Black Dog: Symptom or Sign?

Week 3 17-01-2014 (catch up post)

This topic is not on the list of prompts for the Pagan Blog Project 2014 posts, but it starts with B and it’s an interesting observance (to me, anyway)

Depression is sometimes referred to as “the Black Dog”, and in my experience, many Pagans have had a brush with this dark canine.

Of the many Pagans I know personally, approximately two-thirds have been diagnosed with depression or a similar mental illness. Of that number, most work with deities, energies, and/or entities usually portrayed as ‘dark’.  Does this mean it’s more likely a Pagan is depressed? Or that depression marks a person as more open-minded spiritually?

Honestly, I don’t know.

I can only comment on my own experiences, and speculate about the wider population.

I often wondered if my diagnosis of Black Dog was connected to me finally recognising my patron deity Hekate (whom I have since realized has been with me for as long as I can accurately recall memories).

My daughter was about 9 months old when a chat with my social worker prompted that fateful doctor’s visit. Like the (now obvious) signs and influence from my patron, I hadn’t recognised the significance of these emotions. As far back as I can remember, I have always had this outlook, these feelings – this desolation in my soul, an affinity for darkness and the macabre. Even after two suicide attempts, I thought it was ‘normal’ to feel this way – I had never felt any different.

I was experiencing a pretty severe Dark Night of the Soul, felt completely lost and useless. The world – and my life – felt like an entirely futile endeavour. I believed  – and still do believe – in reincarnation, so I guess my thoughts were along the lines of “maybe I’ll get a better life next time.” I know it doesn’t make much sense, but then neither does suicide itself.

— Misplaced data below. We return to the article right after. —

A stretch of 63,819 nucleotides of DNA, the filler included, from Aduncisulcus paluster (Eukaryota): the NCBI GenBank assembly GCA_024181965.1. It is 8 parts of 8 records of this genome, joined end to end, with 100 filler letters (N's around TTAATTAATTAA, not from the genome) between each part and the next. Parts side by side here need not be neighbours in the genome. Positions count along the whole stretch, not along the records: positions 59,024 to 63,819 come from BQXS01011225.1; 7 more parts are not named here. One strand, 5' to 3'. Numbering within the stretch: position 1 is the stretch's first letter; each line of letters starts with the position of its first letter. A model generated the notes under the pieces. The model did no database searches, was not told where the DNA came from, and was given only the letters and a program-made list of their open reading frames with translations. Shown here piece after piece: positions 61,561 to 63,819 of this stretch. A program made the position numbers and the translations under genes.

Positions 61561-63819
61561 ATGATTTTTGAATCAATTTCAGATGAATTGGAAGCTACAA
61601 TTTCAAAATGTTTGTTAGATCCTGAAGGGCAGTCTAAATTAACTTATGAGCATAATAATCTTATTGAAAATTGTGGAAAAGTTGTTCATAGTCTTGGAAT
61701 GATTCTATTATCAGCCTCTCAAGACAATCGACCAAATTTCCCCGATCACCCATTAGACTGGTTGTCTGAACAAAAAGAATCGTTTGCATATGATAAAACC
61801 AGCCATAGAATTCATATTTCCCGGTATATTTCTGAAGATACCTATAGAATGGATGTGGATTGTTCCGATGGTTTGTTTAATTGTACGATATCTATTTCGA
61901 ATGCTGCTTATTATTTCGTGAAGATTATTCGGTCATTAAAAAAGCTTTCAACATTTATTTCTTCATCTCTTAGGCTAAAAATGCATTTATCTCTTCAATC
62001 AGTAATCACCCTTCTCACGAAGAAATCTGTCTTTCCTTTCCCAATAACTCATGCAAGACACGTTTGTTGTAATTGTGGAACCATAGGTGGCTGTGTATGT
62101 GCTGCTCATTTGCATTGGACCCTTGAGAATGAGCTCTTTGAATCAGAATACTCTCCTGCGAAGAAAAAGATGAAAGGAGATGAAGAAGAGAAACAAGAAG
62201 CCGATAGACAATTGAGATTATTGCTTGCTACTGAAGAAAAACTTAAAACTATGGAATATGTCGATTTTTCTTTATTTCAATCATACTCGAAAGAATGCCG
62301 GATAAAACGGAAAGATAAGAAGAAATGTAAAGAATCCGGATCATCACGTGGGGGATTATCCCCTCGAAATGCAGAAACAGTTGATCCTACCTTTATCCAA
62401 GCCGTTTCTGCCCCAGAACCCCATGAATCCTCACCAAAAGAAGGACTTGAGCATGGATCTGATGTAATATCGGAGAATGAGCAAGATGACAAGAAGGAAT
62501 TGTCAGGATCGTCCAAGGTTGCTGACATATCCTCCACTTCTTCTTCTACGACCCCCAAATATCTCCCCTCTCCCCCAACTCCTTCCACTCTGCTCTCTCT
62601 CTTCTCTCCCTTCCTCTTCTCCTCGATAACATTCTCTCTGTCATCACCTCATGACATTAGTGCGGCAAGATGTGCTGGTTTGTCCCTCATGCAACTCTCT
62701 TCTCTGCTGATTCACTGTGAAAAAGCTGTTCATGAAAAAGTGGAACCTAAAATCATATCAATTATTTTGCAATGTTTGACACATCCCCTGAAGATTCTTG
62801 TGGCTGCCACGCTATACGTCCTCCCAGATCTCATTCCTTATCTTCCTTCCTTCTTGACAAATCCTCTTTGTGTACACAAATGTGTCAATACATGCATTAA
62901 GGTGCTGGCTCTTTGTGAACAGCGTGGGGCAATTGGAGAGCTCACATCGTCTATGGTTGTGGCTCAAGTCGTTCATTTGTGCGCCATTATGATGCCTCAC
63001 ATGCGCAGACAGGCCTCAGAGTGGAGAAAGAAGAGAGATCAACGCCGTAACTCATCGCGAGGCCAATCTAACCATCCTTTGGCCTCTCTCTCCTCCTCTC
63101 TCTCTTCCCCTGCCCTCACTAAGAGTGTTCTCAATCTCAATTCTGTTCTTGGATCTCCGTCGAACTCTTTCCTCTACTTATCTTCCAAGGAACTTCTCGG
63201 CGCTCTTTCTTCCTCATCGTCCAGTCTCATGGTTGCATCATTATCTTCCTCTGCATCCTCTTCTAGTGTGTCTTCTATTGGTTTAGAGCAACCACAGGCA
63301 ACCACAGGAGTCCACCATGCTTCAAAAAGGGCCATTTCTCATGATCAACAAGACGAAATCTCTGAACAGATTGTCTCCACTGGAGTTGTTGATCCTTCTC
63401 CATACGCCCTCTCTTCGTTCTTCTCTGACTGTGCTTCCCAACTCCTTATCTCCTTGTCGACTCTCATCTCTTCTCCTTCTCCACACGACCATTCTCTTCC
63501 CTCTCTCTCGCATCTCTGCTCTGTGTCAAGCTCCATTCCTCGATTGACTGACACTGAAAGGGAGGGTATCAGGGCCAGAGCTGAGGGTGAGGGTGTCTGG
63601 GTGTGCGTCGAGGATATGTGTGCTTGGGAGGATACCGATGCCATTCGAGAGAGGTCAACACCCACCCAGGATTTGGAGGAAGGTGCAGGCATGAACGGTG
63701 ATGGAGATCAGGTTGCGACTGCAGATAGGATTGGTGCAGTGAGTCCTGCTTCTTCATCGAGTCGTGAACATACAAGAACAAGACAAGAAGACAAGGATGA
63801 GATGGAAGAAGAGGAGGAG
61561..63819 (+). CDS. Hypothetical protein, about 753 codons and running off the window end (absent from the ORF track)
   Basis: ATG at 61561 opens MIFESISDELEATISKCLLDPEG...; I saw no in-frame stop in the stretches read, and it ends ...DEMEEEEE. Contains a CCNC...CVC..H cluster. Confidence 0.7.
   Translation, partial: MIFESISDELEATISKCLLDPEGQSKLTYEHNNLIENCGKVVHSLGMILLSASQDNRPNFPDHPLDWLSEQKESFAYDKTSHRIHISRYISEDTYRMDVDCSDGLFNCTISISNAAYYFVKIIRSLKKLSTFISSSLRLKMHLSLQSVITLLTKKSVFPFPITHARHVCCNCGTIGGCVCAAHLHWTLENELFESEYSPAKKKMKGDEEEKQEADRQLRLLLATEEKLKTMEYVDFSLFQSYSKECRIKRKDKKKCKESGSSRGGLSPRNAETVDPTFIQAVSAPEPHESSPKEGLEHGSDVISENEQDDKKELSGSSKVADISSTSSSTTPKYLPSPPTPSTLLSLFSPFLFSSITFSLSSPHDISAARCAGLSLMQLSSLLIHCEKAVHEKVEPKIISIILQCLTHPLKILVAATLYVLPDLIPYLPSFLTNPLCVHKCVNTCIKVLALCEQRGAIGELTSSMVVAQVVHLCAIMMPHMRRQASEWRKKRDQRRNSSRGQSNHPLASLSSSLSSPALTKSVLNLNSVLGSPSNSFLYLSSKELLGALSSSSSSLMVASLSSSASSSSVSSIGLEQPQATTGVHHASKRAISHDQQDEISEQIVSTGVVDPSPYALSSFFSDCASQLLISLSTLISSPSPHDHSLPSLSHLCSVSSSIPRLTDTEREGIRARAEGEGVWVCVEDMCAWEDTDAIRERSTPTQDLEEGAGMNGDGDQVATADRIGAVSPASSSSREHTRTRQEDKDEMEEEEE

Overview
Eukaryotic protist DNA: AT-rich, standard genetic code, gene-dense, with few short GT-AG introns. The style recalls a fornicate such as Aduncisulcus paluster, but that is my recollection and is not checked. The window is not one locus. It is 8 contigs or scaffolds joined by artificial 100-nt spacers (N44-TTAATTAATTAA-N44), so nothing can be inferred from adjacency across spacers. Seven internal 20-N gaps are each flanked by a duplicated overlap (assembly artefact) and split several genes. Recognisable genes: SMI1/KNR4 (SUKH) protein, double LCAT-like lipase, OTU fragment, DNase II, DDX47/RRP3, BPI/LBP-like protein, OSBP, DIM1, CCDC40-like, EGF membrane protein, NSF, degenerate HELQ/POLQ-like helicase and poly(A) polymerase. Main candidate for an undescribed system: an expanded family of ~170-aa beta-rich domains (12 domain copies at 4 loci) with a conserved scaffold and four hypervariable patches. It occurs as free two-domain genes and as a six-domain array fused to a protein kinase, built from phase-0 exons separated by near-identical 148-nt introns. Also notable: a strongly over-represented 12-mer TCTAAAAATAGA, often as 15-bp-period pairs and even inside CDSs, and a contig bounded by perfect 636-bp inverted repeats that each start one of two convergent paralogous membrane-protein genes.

I tend to believe the reason mentally ill people gravitate towards Paganism and alternate spirituality, is because of the balance. Mental illness causes an imbalance in your life – and Paganism (in my experience, anyway) is largely about maintaining the balance, honouring & acknowledging both the light and the dark, and applying this idea of balance to everything – what we do, what we feel, what’s all around and within us. We are light. We are dark. Light cannot exist without darkness & vice versa, and in working positively with both forces (as a lot of Pagans strive for) we can improve our lives – and ourselves.

**If anyone reading this is feeling depressed, suicidal, out of sorts, or worried about their mental health – or that of another – please PLEASE seek help. Talk to your friends, your family, your doctor.

If you want to remain anonymous, or feel like you can’t talk to anyone you know, try the contacts below (Australian resources)


KIDS HELPLINE 1800 55 1800

LIFELINE 13 11 14